Of course, when he was in school (oh, so many years ago) the milkman (or men), were at the center of some rather salaciously ribald gossip in the schoolyard, regarding people’s parentage.

He remembered that the whole class was held in detention due to someone graffiti-ing “A Conspiracy of Milkmen” in bright red letters in the boys’ bathroom.

Turned out it was the English teacher.

He would do as his parents did, thanks to the spare business card that Mrs Treloar had given him.

On a bright blue card it was written:


He blinked and squinted his eyes, but sure enough that was definitely his name on the business card that his neighbour had just handed him.

Why on earth did Mrs Treloar have a business card with his name? Did she have one for all the neighbours?

Mrs Treloar was nothing if not efficient at snooping at those whom lived near to her. Maybe she wanted to help the community after seeing their displeasure with the local shop.

When James Poldeen arrived home he attached the business card to the fridge along with the pizza menu’s and other takeaway minutiae.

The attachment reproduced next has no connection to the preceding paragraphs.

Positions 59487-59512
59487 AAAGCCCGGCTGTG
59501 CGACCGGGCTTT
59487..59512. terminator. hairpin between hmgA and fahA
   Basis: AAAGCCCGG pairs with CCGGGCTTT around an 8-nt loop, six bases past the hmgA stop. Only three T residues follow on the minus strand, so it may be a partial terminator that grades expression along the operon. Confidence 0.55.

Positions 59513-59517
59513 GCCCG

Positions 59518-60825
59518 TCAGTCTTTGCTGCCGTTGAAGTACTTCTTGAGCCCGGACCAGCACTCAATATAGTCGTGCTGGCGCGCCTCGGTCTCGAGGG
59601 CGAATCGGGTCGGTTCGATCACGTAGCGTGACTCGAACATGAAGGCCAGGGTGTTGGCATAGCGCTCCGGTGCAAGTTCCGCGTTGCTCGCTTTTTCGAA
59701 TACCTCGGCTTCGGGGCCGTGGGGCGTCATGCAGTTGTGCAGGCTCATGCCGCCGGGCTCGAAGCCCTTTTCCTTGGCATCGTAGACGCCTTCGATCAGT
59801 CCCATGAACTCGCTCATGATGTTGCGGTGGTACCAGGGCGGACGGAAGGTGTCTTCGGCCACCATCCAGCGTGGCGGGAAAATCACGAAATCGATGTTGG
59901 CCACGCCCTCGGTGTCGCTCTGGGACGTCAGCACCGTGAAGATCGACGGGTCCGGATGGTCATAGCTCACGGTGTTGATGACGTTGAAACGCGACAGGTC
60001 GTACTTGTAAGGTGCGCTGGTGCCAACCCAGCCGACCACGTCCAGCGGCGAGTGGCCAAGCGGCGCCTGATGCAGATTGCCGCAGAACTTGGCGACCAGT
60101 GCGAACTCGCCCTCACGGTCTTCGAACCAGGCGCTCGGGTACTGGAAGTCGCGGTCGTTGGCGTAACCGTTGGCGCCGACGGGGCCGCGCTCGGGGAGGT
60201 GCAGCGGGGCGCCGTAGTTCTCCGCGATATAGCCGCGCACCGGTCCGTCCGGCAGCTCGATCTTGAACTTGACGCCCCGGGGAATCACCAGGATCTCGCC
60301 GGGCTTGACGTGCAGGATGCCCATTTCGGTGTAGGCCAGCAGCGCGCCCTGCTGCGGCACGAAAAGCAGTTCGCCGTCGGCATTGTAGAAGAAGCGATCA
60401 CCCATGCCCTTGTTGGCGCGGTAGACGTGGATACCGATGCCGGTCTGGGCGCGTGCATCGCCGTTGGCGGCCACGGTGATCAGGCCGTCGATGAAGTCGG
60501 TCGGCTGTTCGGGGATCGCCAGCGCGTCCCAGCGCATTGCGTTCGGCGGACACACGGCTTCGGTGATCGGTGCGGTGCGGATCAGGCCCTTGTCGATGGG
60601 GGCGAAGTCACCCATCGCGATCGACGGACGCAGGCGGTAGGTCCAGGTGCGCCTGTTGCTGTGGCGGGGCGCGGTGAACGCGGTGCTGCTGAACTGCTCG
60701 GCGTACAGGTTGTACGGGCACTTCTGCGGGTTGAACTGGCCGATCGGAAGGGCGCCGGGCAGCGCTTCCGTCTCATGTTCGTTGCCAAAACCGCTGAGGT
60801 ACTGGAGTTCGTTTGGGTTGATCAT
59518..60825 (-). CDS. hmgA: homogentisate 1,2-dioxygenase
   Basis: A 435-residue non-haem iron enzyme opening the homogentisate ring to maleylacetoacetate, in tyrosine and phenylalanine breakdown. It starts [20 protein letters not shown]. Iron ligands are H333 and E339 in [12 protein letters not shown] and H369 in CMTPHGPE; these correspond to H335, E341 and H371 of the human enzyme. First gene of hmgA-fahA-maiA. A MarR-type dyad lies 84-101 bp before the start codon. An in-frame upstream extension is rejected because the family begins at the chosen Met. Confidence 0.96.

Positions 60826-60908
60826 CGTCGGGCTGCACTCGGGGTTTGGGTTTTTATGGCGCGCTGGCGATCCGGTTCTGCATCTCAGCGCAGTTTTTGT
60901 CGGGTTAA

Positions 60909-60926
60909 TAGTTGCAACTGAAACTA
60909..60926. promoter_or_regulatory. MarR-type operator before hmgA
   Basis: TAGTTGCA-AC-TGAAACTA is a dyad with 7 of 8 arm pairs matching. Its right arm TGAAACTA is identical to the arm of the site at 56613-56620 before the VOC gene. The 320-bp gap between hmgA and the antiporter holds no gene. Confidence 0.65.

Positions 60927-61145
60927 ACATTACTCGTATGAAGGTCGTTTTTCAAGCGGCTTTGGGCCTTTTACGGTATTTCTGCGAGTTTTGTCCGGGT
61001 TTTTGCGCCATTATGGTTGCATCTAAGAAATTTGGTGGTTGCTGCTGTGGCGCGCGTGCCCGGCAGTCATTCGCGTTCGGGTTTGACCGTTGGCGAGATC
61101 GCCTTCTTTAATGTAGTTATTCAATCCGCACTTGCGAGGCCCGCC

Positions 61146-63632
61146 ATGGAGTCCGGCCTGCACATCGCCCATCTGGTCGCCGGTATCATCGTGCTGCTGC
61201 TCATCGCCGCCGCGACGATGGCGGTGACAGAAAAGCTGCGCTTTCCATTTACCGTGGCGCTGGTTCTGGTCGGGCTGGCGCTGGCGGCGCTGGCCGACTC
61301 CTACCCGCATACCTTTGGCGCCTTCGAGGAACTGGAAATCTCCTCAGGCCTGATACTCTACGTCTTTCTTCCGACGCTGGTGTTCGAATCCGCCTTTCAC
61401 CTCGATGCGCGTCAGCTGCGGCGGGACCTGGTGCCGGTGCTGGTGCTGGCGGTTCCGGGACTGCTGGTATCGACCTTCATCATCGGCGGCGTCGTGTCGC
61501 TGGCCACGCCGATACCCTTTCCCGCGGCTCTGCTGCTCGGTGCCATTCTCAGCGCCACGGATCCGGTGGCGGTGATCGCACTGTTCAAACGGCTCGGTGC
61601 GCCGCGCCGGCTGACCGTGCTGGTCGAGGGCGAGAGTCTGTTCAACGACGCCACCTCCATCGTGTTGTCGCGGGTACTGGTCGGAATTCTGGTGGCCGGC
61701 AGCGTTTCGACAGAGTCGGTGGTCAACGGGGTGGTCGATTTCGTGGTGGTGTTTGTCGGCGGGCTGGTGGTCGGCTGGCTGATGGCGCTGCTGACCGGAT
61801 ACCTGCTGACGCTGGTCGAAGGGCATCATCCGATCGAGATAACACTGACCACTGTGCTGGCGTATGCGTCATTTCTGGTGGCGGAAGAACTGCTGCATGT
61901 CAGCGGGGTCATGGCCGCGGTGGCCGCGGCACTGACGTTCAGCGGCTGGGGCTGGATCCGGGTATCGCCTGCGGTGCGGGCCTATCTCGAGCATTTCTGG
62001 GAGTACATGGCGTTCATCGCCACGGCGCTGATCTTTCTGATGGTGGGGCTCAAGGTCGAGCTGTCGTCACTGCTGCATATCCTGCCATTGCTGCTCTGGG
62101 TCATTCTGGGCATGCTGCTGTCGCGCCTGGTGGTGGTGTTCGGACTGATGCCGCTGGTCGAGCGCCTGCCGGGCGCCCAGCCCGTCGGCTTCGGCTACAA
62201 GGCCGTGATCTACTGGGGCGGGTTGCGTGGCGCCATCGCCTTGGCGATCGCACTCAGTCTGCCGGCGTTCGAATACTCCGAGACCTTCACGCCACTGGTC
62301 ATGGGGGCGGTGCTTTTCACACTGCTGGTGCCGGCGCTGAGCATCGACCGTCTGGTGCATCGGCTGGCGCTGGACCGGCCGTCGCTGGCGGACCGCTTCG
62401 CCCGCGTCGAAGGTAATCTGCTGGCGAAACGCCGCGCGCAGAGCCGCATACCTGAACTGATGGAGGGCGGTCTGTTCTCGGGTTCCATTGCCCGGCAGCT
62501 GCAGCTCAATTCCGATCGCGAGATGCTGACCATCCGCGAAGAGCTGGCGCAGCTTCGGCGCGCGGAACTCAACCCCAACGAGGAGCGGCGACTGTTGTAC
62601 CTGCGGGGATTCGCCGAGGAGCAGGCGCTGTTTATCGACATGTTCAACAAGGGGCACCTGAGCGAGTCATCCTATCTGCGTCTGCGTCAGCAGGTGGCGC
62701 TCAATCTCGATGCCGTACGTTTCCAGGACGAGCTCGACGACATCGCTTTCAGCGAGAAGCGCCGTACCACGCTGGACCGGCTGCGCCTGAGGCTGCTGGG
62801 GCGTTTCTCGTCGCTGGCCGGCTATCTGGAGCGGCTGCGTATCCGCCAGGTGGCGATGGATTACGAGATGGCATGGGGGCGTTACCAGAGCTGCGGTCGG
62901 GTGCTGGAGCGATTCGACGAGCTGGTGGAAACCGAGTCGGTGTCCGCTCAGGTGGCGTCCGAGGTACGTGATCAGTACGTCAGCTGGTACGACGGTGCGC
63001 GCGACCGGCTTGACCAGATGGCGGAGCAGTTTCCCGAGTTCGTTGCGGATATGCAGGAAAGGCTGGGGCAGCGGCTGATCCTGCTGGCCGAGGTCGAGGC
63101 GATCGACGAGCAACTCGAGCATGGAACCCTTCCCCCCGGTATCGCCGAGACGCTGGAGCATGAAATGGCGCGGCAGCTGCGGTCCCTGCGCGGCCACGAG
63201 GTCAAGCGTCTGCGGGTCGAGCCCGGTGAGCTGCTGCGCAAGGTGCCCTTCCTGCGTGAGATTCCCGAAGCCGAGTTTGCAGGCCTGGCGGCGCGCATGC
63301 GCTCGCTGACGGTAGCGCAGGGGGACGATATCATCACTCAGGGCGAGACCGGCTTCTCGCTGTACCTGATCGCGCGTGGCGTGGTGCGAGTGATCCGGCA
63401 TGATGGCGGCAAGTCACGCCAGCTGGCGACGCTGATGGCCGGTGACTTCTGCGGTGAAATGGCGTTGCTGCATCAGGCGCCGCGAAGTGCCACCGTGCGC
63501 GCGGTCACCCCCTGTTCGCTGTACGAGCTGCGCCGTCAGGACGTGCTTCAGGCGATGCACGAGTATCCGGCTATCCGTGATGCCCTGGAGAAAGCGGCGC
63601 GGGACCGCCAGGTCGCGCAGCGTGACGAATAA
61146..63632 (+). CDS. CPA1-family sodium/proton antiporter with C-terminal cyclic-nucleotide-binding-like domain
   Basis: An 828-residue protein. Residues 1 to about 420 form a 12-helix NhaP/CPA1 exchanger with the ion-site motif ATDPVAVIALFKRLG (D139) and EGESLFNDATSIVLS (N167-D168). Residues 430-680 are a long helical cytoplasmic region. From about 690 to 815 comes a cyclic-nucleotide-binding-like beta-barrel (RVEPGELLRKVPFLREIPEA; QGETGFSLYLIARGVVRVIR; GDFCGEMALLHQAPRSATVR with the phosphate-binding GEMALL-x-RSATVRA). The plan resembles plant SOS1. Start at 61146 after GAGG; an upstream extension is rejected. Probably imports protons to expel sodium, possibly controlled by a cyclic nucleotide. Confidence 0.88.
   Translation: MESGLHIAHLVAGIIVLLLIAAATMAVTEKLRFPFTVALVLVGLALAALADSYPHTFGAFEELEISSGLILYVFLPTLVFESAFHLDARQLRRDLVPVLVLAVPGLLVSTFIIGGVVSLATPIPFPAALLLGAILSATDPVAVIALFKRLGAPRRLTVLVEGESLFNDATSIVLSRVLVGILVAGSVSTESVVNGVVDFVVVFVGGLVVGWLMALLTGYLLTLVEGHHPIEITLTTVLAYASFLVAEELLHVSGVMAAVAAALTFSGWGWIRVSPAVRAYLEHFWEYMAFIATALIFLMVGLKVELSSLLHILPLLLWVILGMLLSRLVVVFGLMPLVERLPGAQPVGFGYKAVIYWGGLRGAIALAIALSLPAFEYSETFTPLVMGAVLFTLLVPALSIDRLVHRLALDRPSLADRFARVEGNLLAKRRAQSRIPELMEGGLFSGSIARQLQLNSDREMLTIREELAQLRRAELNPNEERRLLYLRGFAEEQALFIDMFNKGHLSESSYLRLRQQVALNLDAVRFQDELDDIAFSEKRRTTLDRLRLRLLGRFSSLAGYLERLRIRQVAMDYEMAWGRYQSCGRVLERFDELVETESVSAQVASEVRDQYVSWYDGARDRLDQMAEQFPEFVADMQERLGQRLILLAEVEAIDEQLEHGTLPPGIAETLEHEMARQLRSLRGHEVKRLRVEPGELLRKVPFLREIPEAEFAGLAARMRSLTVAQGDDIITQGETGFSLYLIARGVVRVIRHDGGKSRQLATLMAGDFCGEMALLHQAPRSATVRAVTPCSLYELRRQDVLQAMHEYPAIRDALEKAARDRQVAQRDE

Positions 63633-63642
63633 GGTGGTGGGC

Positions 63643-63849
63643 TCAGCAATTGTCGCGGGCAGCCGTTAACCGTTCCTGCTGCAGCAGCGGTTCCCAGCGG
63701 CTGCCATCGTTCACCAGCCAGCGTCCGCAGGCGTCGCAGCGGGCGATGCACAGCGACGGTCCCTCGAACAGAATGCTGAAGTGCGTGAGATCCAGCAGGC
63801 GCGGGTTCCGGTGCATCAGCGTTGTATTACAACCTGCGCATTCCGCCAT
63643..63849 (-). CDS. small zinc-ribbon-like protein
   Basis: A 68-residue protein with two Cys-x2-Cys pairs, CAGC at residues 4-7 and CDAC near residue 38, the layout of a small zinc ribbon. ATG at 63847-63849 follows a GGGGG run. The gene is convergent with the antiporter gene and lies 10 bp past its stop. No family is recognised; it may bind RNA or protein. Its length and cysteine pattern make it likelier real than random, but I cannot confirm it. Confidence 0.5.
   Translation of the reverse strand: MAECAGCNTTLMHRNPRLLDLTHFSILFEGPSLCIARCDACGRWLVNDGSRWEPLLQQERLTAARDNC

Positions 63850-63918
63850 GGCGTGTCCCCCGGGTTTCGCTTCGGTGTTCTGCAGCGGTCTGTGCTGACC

“Milk & Beyond The Impossible?” He said out loud. What on earth does that mean? He thought, surely not thinking it to be taken literally.

No, that would of course be preposterous. It probably meant things like bread and orange juice.

Even so, it was really overdoing things in the hyperbole department.

Nevertheless, he picked up the phone and then suddenly noticed that there was no number on the card. This was slowly becoming more of a hassle than he cared for.

He decided to phone Mrs Treloar and see if she had the number. She wasn’t in so he left a message on her answer-phone.

He never received a reply, but that next morning he heard the distinct sound of milk bottles clinking as they were placed on his doorstep.

Surely not! He thought, there was no way they could possibly know his milk preference or how much he requires.

Unless of course, Mrs Treloar had once again informed them of this. Or it was a mistake. Had to be the latter didn’t it. Had to be.

With a level of trepidation he creaked open the front door, and sure enough, there was one bottle of whole milk, for his cereal, and one bottle of semi-skimmed for his coffee and tea.

As he knelt down he heard that memorable sound of a milk-float whirring away.

Wearing his faded red slippers and plaid dressing-gown he chased the milkfloat down the street.

A middle-aged man running across Fairfield Road chasing a milk wagon that had as much speed as an early Sunday morning drunk returning home from a rather eventful bender-

It was not a scene that would be replicated in any way shape or form in a Hollywood action movie-

Breathless and sweating he caught up to the milk-float, and his eyes glanced over the same writing as was written on the business card.

The milkman noticed Mr Poldeen, stopping the vehicle and got out to the face his now quite fatigued customer,

“Is everything all right sir?”